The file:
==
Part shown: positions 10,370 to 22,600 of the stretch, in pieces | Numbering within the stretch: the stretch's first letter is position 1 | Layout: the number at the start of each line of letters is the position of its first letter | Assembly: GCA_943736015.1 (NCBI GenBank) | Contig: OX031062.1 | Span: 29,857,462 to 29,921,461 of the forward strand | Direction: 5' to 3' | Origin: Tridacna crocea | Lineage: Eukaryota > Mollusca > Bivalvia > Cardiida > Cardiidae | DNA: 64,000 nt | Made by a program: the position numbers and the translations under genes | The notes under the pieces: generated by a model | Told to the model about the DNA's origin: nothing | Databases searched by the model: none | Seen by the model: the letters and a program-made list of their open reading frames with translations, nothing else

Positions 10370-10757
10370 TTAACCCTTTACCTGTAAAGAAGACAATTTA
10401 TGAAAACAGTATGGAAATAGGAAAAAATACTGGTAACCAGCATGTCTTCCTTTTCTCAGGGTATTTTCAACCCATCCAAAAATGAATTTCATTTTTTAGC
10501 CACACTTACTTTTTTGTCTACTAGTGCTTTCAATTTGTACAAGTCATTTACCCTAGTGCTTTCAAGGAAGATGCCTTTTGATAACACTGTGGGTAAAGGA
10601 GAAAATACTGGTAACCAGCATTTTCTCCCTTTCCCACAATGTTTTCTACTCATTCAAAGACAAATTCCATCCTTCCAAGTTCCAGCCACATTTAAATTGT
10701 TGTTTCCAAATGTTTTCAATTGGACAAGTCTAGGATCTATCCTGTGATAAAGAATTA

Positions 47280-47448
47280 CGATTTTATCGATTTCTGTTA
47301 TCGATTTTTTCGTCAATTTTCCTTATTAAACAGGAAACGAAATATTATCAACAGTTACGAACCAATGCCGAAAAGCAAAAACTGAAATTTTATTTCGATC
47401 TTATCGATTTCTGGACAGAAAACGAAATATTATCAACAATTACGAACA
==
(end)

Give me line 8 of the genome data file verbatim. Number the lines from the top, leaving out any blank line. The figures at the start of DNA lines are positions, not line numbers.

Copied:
Positions 47280-47448